I suspect this is a rare bird because only a few outliers would knowingly select two doors and six gears in a Honda costing well over $20,000. Nonetheless, it’s good to see this brand tip its hat in the enthusiast’s direction. Overall, I’d give the Accord coupe an A-minus for execution and a B for value. High points are the stylish envelope, beautifully finished interior, and reasonably roomy rear seat. Practically every control function feels liberally lubricated and friction-free. The most noticeable exception was a slightly heavy shift effort moving across the H-pattern. Hints of gear whine while cruising and notable impact harshness on frozen roads also took the edge off the Accord’s perfect score.
Don Sherman, Technical Editor
The Accord coupe is one of those cars that we take for granted. Then you get in it and realize why the Accord is one of the best-selling cars year after year. For many buyers, the coupe has just enough flair, even if it’s far from a sports car. And although no one will ever confuse the Accord coupe with a BMW 3-Series coupe, the Honda is no slacker in the performance department, because it’s got a smooth and refined V-6 making a completely respectable 271 hp. Actually, when you think about it, 271 hp for a front-wheel-drive coupe is more than respectable: it’s impressive. I also liked our car’s silky six-speed manual transmission.
I drove home last night and back again this morning in our first major snowstorm of winter 2010, and the Accord coupe plowed through 3-5 inches of the white stuff quite handily, even though it has only all-season tires rather than dedicated snow tires. The two-setting seat heater warmed up quickly and soon became hot enough that I needed to turn it to low, and both the front and rear defrosters did their thing rapidly as well.
The interior of the Accord coupe is pretty luxurious, also, for a mainstream car, and the ergonomics are generally first-rate. There are quite a few buttons in the center stack to control radio, climate, and such, but they are easy to figure out quickly.
Joe DeMatio, Executive Editor
At 70 mph on the highway, I was amazed at how quiet this Accord coupe is. The Honda mid-sizer is easily at the head of its class but is also calmer than luxury cars costing tens of thousands of dollars more. While it’s the lack of wind noise that’s most impressive, the engine is also absolutely silent, both at speed and during conservative acceleration.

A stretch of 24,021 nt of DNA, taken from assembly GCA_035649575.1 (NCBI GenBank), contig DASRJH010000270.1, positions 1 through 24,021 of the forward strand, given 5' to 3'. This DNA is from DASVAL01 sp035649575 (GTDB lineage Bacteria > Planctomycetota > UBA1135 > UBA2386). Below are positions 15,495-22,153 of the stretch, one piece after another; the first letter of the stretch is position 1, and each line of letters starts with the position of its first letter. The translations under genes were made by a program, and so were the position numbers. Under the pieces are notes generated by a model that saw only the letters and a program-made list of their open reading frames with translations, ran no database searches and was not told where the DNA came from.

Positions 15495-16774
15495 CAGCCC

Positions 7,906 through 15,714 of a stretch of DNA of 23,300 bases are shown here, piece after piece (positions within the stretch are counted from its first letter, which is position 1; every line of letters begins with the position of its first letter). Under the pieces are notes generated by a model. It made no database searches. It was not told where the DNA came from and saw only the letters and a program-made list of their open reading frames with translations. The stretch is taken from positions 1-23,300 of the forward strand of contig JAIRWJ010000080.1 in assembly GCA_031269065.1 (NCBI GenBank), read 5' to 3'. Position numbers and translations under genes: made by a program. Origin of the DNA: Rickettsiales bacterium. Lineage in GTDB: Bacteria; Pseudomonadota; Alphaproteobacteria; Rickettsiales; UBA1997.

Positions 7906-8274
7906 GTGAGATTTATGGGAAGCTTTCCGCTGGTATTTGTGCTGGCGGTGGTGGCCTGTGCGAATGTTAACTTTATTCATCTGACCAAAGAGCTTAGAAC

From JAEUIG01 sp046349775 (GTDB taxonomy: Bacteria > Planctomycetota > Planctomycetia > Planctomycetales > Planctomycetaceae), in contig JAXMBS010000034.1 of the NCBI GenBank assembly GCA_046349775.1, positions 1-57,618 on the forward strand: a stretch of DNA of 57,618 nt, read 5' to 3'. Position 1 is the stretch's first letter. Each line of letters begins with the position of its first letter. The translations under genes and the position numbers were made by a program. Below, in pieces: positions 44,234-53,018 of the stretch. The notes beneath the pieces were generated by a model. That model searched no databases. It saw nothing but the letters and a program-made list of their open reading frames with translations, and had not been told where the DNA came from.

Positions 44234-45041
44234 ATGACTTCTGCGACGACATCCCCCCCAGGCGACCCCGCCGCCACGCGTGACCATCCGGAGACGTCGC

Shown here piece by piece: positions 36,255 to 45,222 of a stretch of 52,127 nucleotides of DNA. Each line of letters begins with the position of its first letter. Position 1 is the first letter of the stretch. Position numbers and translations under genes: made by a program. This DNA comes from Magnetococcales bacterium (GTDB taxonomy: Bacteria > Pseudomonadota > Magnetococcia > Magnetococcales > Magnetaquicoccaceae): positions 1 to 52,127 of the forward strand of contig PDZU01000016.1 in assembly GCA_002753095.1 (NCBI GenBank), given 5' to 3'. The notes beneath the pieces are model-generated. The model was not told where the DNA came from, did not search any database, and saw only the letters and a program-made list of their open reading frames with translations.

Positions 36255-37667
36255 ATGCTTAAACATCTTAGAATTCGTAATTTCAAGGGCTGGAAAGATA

That smooth character also pays dividends when you ask the engine to perform. Rev over 6000 rpm and the engine contently hums as it approaches its 271-hp peak as if it would be happy to stay there all day. Of course it won’t, because the six-speed manual is what delivers a lot of the joy in this car. As usual, Honda’s gearbox isn’t just a good one for the segment, it’s a great one relative to all cars. During my night with the Accord coupe, snow kept the wheels spinning as I left from stops, reminding me that power is going to the wrong end for a truly sporty car. Still, the Accord coupe is definitely a fun package for the mid-size segment.
I’ve railed on Honda navigation interfaces many times before, but in the Accord I find the physical buttons on the center stack more offensive than the dated graphics. Particularly bad are the climate controls that were apparently placed solely as an ill-conceived effort to provide symmetry to the center stack. With buttons split on either side of the audio and navigation controls, the driver has to make two distinctly different reaches to alter temperature and fan speed at the same time. Among the larger cluster of buttons, I can imagine even well-acquainted owners have to move their eyes from the road to find their target.
Eric Tingwall, Associate Editor
This Accord surprised me the minute I walked up to it, because I discovered a six-speed manual sprouting from the center console. Imagine my shock once I actually fired it up. The combination of front-wheel drive, a V-6, and the “Accord” nameplate may not sound like an ideal recipe for a sports coupe, but it is — and I’m hard pressed to think of any other affordable two-door cars I’ve driven recently that I enjoyed so much.
Most of my joy, it seems, lies with the powertrain. Honda’s 3.5-liter V-6 has long been a favorite of mine — it’s smooth, chock full of power, and pulls until the cows come home. Mate that to a silky smooth six-speed manual, and it’s only more engaging. Handling seemed crisp and relatively neutral for a front-drive car, but when you do encounter slick roads, torque steer quickly reminds you which wheels do the real work.
My only gripes lie with the infotainment system — at $32,000, you’d think Honda would provide drivers with a little more sophisticated display, a user-friendly interface (the dual knobs on the center stack continually confused me), and at the very least, a USB audio input (for the record, our $18,000 Fit Sport with navigation has such a feature).
Evan McCausland, Web Producer
2010 Honda Accord Coupe EX-L Nav
Base price (with destination): $32,015
Price as tested: $32,015
Side and side curtain airbags
Daytime running lights
Leather trimmed seats
Leather steering wheel
270-watt 7-speaker premium audio system
Dual-zone automatic climate control
10-way power driver seat
Heated front seats
Heated sideview mirrors
XM satellite radio with 3-month subscription
Options on this vehicle:
Key options not on vehicle:
19-inch aluminum alloy painted wheels – $2994
Sport suspension – $880
Rear parking sensors – $509
Remote engine start – $509
17 / 25 / 20 mpg
Size: 3.5L SOHC VTEC V-6
Horsepower: 271 hp @ 6200 rpm
Torque: 251 lb-ft @ 5000 rpm
Weight: 3401 lb
18-inch aluminum alloy
235/45 all-season tires